The Biblical book if Daniel is particularly attacked by skeptics and critics, both inside and outside the church. The attacks are due to the very detailed prophesies found in the book, telling precise things about four major world kingdoms. Liberals inside the church attack Daniel by denying miracles before they get to the text, and skeptics outside the church tell us historical details are incorrect — they tell us Darius the Mede was not emperor when Daniel says he was.
As background, Daniel makes clear prophecies about kingdoms which will follow Babylon. These prophecies are quite detailed, and the predictions align with Medo-Persia, Greece, and Rome.
I happen to trust the good scholarship that holds to the early date and inerrancy of Daniel. But if we were to take the minimal facts method of defending Daniel, we can accept merely the most undisputed facts about the book and still have Daniel as a valid book.
The dead sea scrolls have parts of Daniel that date to at least 150 BC, possibly a bit earlier. With that date, even if we take the most skeptical approach, Daniel predicts the disintegration of Rome and the rise of Christianity. Such a prediction given hundreds of years before the event supports the divine origin of Daniel.
As to details such as Darius, several responses can be given. First, whenever the skeptics see the slightest disagreement between the Bible and secular historians, they are quick to blame the Bible. Why not hold the Bible true and the other historians false? Given that the Bible is demonstrated true in so many other places, it is reasonable to consider that there might be an explanation, rather than being quick to blame the Bible. At the very least, it does not follow that we should automatically dismiss Daniel and accept other accounts without carefully balancing the rest of the evidence.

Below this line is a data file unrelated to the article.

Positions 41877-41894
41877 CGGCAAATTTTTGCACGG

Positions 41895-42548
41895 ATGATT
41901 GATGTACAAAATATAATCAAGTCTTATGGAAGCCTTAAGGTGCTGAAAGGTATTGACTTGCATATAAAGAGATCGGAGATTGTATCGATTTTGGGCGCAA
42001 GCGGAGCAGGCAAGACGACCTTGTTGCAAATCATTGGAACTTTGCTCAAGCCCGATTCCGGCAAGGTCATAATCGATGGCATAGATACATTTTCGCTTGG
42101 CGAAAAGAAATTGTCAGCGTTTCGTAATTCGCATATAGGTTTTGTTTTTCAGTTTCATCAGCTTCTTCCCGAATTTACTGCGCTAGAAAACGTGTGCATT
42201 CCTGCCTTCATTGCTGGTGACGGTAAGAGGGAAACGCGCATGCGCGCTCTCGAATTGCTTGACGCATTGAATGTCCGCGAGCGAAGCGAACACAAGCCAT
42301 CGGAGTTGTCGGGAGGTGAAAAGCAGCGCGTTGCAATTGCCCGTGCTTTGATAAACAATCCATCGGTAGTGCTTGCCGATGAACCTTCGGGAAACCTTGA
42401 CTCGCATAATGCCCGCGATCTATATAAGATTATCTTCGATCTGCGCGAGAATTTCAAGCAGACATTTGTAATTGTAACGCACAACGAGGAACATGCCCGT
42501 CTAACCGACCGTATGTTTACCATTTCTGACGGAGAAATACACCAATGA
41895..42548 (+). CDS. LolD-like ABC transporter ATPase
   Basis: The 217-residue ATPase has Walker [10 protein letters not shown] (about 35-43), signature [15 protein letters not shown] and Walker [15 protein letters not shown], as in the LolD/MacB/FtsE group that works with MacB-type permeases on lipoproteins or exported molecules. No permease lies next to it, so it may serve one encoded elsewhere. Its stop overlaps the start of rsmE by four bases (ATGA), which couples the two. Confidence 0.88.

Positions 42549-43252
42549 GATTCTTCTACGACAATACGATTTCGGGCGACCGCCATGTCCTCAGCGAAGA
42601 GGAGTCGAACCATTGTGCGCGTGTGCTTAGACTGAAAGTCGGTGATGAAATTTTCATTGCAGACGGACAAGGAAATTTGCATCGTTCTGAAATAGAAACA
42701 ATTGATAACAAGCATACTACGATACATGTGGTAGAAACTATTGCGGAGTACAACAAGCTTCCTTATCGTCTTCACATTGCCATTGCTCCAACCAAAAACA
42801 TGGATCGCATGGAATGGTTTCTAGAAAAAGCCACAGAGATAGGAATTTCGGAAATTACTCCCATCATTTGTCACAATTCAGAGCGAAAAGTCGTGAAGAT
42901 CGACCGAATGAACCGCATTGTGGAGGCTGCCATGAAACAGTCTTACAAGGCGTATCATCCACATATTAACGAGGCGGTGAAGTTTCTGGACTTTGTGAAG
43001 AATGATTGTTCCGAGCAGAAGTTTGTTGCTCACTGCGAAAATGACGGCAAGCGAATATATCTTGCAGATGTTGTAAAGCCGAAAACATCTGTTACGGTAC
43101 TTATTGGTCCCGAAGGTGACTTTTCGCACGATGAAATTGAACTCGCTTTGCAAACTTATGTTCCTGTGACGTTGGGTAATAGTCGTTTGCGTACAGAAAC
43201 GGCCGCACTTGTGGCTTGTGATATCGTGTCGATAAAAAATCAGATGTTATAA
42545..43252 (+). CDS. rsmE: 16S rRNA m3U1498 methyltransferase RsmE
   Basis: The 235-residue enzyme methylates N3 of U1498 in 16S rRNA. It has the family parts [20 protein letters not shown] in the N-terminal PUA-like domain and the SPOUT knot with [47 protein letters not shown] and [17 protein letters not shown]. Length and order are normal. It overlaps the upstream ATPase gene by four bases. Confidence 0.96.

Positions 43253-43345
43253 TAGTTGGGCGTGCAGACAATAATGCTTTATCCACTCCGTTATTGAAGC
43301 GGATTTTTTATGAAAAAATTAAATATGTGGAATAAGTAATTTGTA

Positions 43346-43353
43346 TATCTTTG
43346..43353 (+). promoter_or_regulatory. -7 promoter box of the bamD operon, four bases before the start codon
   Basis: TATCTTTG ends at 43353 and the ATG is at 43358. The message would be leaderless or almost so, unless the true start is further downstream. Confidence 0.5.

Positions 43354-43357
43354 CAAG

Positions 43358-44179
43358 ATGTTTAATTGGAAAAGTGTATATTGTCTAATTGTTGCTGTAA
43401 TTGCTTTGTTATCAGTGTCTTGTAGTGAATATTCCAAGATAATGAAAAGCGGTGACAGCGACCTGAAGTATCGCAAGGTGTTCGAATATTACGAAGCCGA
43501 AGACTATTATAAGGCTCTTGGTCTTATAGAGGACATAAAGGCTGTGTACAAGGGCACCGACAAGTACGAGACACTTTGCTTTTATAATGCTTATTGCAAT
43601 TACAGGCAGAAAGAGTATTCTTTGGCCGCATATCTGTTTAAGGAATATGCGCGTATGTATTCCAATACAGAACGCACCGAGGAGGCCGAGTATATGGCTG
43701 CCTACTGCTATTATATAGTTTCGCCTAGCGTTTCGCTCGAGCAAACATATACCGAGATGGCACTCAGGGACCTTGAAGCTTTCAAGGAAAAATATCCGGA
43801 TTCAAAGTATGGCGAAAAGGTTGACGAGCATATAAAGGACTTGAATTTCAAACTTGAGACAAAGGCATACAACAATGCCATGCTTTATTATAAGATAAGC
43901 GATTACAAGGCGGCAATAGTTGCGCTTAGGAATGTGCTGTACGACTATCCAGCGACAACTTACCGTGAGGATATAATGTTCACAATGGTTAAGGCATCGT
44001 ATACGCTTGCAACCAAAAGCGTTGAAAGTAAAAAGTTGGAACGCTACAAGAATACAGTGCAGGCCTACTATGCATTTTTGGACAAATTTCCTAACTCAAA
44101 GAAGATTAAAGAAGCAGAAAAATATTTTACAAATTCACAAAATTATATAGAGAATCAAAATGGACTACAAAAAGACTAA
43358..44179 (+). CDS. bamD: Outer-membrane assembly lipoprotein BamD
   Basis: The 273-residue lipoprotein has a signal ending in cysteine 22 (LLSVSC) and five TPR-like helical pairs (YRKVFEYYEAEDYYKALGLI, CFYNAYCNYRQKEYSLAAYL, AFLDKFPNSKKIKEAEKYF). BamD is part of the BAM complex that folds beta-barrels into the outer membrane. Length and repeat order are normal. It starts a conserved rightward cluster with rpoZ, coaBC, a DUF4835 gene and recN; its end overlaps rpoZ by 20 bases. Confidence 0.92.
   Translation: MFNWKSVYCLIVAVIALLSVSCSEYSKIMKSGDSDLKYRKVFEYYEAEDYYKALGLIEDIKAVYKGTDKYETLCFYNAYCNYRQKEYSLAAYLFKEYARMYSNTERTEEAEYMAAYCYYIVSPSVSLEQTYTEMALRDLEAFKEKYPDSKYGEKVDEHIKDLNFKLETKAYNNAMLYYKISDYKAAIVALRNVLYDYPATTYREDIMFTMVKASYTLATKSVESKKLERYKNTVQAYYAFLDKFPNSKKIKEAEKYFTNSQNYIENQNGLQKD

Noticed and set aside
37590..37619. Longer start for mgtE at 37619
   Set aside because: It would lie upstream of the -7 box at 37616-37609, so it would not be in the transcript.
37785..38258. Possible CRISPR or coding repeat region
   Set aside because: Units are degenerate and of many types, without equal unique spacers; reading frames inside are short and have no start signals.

Second, reasonable explanations are possible. The Bible Knowledge Commentary gives at least four possible explanations for Daniel’s account of Darius, all of which are reasonable and fit well into the historical account.
Third, even if we have no explanation for the existence of Darius, it is not reasonable that Daniel merely invented a world leader that the readers of the day would identify as a fairy tale. The Jews especially would have discounted the entire book. Instead, they held Daniel to be a true prophet.
Fourth, even if we were to have no explanation for some details in Daniel, it does not follow that the whole of the book, indeed even the whole of the Bible, should be discounted. As we demonstrated above, taking the most skeptical of approaches and considering even the most minimally true facts, we still find Daniel’s key prophecies to be true.
Lastly, there is some external support for Daniel. The historian Josephus tells of Alexander the Great laying siege to Jerusalem, only to be invited in by the priest and shown the prophet’s account of him. Alexander is said to be so impressed that he spared the city.
In reality, Daniel is complete and inerrant, was written early, and predicts accurate details of history. We would all do well to read Daniel afresh and heed the words God has revealed to us.